Progress, and Applications
of the Human Genome Project
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Human Genome News Archive Edition
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Drosophila Sequencing Nears Completion
In September researchers at Celera Genomics announced that they had obtained the raw sequence for the 140-Mb euchromatic region of Drosophila melanogaster's 180-Mb genome (www.celera.com). The Celera group is collaborating with the Berkeley Drosophila Genome Project (BDGP) consortium, directed by Gerald Rubin, to deliver a completely finished sequence map of the Drosophila genome by the end of the year (www.fruitfly.org).
Celera plans to begin making the sequence data avalable to the public in October, and publication in collaboration with BDGP is expected early in 2000. Because the human and fruitfly genomes share many similarities, the finished sequence should provide an important key to understanding human biology.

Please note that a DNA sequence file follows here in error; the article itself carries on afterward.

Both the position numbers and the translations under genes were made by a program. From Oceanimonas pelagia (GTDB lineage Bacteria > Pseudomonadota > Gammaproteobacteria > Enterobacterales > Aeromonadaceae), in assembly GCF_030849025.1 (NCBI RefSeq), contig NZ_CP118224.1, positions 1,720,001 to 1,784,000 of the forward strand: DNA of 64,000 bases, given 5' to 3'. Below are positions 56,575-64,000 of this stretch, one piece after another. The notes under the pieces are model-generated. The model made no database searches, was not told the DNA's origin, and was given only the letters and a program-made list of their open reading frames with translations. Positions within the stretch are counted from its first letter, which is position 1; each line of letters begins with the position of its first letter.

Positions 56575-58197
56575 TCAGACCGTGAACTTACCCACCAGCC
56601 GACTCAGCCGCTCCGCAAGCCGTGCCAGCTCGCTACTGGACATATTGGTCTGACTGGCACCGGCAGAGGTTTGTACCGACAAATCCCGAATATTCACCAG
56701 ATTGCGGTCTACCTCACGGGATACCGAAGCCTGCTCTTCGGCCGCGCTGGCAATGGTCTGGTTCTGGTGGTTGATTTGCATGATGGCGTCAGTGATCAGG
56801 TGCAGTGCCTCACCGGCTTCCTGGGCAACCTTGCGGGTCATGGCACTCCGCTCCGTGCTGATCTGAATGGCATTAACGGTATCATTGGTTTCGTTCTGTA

Celera researchers used high-throughput machines and a whole-genome shotgun strategy (average coverage, 10x) to decode sequence from many small, random DNA fragments. BDGP provided 26.5 Mb of completed genome sequence and a low-coverage (~1.5x) "scaffold" shotgun sequence of each BAC and P1 clone containing the fragmented DNA. This scaffold map will assist researchers in assembling fragments and finishing gaps.
BDGP is a consortium of scientists at the University of California, Berkeley; Lawrence Berkeley National Laboratory; Baylor College of Medicine; and Carnegie Institution of Washington. It is funded by NIH, DOE, and the Howard Hughes Medical Institute.
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Last modified: Wednesday, October 29, 2003
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